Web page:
Crowned by Mount Kilimanjaro, Africa's highest peak, Amboseli National Reserve is one of Kenya's most popular tourist parks. The name "Amboseli" comes from a Maasai word meaning "salty dust", an apt description for the park's parched conditions. The reserve is one of the best places in Africa to view large herds of elephants up close. Other wildlife commonly spotted in the park includes big cats such as lion and cheetah as well as giraffe, impala, eland, waterbuck, gazelle, and more than 600 species of birds. Nature lovers can explore five different habitats here ranging from the dried-up bed of Lake Amboseli, wetlands with sulfur springs, savannah, and woodlands. Look for the local Maasai people who live in the area around the park.

Location: Loitokitok District, Rift Valley

Tsavo National Park

Kenya's largest park, Tsavo, is sliced in two; Tsavo West and Tsavo East. Together these parks comprise four percent of the country's total area and encompass rivers, waterfalls, savannah, volcanic hills, a massive lava-rock plateau, and an impressive diversity of wildlife. Midway between Nairobi and Mombasa, Tsavo East is famous for photo-worthy sightings of large elephant herds rolling and bathing in red dust. The palm-fringed Galana River twists through the park providing excellent game viewing and a lush counterpoint to the arid plains. Other highlights here include the Yatta Plateau, the world's longest lava flow, Mudanda Rock, and the Lugard Falls, which spill into rapids and crocodile-filled pools.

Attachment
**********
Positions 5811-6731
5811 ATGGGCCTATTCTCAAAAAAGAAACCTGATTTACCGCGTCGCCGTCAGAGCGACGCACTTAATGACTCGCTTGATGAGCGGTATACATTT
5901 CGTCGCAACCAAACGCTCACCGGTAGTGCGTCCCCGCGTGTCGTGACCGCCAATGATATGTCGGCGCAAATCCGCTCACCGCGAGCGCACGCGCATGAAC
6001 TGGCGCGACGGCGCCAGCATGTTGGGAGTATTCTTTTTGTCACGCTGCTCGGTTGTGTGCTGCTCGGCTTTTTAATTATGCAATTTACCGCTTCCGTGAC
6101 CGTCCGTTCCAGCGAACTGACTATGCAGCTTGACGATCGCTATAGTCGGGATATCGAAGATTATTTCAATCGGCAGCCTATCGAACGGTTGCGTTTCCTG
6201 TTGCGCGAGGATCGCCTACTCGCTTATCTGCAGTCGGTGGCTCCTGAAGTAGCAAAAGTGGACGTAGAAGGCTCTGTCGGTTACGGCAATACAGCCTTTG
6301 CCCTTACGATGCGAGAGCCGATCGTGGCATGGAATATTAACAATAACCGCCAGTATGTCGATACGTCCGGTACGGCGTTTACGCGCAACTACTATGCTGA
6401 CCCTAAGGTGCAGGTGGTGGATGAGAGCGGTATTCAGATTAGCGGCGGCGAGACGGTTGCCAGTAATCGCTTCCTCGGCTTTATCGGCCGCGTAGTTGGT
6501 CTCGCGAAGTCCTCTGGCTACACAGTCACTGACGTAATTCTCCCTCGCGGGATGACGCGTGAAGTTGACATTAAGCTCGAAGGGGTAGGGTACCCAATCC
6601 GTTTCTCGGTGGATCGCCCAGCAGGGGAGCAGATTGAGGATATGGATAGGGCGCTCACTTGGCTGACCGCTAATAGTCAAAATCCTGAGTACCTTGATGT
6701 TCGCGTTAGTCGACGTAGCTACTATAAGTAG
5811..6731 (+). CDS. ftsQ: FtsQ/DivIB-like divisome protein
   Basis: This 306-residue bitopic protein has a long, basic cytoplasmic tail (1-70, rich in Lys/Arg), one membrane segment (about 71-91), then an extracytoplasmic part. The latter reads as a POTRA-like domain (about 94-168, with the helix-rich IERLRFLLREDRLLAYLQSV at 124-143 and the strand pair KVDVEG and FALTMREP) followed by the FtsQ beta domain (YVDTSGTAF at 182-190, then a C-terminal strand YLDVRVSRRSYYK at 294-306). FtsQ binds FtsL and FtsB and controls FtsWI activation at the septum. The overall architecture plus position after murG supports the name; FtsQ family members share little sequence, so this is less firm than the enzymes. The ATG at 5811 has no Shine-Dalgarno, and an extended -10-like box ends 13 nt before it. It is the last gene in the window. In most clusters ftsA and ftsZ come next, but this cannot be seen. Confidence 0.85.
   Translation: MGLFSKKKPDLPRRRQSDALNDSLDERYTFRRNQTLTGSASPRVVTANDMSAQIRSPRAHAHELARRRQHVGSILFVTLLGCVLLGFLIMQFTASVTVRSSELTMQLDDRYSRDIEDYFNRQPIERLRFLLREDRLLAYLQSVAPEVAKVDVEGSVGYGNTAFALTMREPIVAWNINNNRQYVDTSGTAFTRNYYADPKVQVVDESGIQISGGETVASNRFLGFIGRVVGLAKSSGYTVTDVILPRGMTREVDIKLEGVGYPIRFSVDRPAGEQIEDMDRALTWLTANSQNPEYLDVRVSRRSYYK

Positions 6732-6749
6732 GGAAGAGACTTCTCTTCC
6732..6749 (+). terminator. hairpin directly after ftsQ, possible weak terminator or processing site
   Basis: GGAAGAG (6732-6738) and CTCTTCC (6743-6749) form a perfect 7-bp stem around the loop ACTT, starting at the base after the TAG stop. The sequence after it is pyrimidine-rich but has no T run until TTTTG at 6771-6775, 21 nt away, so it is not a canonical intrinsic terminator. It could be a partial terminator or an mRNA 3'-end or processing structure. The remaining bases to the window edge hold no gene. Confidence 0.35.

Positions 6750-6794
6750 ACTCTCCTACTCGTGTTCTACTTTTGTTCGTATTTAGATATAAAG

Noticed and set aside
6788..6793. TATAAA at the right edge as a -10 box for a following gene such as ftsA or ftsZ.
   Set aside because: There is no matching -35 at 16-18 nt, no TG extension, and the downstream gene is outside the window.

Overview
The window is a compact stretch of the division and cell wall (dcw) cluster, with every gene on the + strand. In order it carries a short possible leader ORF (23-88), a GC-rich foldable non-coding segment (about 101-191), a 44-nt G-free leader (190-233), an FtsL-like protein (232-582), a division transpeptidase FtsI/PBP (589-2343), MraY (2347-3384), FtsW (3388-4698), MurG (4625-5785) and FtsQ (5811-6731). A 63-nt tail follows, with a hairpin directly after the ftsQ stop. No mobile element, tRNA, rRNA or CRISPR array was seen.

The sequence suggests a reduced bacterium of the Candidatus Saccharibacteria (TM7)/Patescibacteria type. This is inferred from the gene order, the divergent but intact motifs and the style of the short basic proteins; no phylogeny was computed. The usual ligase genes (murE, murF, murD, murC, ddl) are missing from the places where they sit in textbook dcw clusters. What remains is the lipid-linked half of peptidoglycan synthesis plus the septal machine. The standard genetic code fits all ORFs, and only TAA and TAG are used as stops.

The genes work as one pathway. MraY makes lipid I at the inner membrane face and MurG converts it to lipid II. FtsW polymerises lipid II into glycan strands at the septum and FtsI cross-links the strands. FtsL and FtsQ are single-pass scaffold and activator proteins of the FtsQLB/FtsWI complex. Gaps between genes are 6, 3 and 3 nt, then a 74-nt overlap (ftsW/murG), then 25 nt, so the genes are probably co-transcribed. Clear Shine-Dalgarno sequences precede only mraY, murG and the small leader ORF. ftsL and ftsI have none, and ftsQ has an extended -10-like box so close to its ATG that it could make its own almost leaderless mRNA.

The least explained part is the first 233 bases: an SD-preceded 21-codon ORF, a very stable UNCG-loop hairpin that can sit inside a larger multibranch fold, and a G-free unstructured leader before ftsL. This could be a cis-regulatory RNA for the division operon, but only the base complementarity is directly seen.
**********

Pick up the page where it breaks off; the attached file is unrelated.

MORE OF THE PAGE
Tsavo West is wetter and topographically more varied with some of the most beautiful scenery in the northern reaches of the park. Highlights here are Mzima Springs, a series of natural springs with large populations of hippos and crocodiles, Chaimu Crater, a great spot for spotting birds of prey, and Ngulia Rhino Sanctuary. Wildlife is not as easy to see in Tsavo West because of the denser vegetation, but the beautiful scenery more than compensates.

Samburu, Buffalo Springs, and Shaba National Reserves

On the banks of the palm-lined Ewaso Nyiro River, Samburu, Buffalo Springs, and Shaba Reserves lie in an arid region in the remote north of Kenya. Shaba National Reserve is one of two areas where George and Joy Adamson raised Elsa the lioness, made famous in the film "Born Free". The wildlife in all three reserves depends on the waters of the river to survive, and many species are specially adapted to the parched conditions such as Grevy's zebras, Somali ostriches, and gerenuks, the long-necked antelope that stand on two rear legs to reach the fresh shoots on upper tree limbs.